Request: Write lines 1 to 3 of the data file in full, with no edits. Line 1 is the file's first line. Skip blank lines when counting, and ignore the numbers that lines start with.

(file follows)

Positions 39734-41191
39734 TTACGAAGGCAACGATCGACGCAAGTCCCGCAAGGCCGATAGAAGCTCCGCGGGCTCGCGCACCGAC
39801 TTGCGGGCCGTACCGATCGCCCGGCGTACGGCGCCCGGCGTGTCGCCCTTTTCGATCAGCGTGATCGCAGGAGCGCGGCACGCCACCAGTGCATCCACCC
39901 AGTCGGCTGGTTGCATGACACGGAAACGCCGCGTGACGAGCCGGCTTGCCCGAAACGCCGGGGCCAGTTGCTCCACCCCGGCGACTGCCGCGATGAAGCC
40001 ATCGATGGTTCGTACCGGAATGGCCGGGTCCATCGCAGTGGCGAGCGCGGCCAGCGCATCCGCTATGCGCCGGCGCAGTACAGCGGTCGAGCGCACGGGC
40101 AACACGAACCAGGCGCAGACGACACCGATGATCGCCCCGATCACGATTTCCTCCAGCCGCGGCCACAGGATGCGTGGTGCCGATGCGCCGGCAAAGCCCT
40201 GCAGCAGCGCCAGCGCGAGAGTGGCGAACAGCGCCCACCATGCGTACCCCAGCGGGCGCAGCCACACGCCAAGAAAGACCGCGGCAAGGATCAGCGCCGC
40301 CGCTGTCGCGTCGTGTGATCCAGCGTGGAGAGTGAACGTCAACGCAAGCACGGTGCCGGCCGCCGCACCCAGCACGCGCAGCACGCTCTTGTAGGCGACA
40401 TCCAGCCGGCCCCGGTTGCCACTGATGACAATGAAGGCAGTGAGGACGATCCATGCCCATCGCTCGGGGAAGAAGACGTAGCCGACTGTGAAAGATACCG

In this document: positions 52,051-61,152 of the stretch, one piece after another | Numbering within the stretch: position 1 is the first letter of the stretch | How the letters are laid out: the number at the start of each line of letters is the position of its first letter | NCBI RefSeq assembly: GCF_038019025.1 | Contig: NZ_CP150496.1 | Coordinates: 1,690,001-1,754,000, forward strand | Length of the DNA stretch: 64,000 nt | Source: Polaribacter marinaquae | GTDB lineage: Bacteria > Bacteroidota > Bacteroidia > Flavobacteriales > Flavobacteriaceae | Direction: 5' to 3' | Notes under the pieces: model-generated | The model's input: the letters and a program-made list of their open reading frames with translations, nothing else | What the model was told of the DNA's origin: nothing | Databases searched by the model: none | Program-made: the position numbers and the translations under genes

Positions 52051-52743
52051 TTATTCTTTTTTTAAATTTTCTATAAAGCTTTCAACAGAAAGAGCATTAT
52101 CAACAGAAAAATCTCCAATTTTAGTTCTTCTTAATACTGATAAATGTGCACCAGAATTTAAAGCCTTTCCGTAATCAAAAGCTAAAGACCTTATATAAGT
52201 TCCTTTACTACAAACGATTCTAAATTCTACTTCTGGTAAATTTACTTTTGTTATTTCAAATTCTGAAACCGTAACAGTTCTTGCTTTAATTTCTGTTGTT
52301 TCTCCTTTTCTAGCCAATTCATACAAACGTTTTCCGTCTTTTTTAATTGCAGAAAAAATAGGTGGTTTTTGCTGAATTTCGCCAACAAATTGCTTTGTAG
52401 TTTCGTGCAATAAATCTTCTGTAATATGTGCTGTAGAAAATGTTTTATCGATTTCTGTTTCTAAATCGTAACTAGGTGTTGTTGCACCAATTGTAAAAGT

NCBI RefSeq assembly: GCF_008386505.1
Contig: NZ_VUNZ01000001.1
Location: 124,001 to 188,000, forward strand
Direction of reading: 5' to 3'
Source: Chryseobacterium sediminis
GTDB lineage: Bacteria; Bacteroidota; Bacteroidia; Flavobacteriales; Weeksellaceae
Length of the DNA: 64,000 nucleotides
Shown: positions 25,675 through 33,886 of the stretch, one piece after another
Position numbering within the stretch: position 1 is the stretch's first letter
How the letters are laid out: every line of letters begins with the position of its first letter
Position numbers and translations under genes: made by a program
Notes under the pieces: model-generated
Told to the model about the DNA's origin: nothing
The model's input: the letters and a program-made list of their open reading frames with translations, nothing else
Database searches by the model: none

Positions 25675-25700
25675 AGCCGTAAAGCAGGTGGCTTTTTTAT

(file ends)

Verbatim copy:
Positions 39734-41191
39734 TTACGAAGGCAACGATCGACGCAAGTCCCGCAAGGCCGATAGAAGCTCCGCGGGCTCGCGCACCGAC
39801 TTGCGGGCCGTACCGATCGCCCGGCGTACGGCGCCCGGCGTGTCGCCCTTTTCGATCAGCGTGATCGCAGGAGCGCGGCACGCCACCAGTGCATCCACCC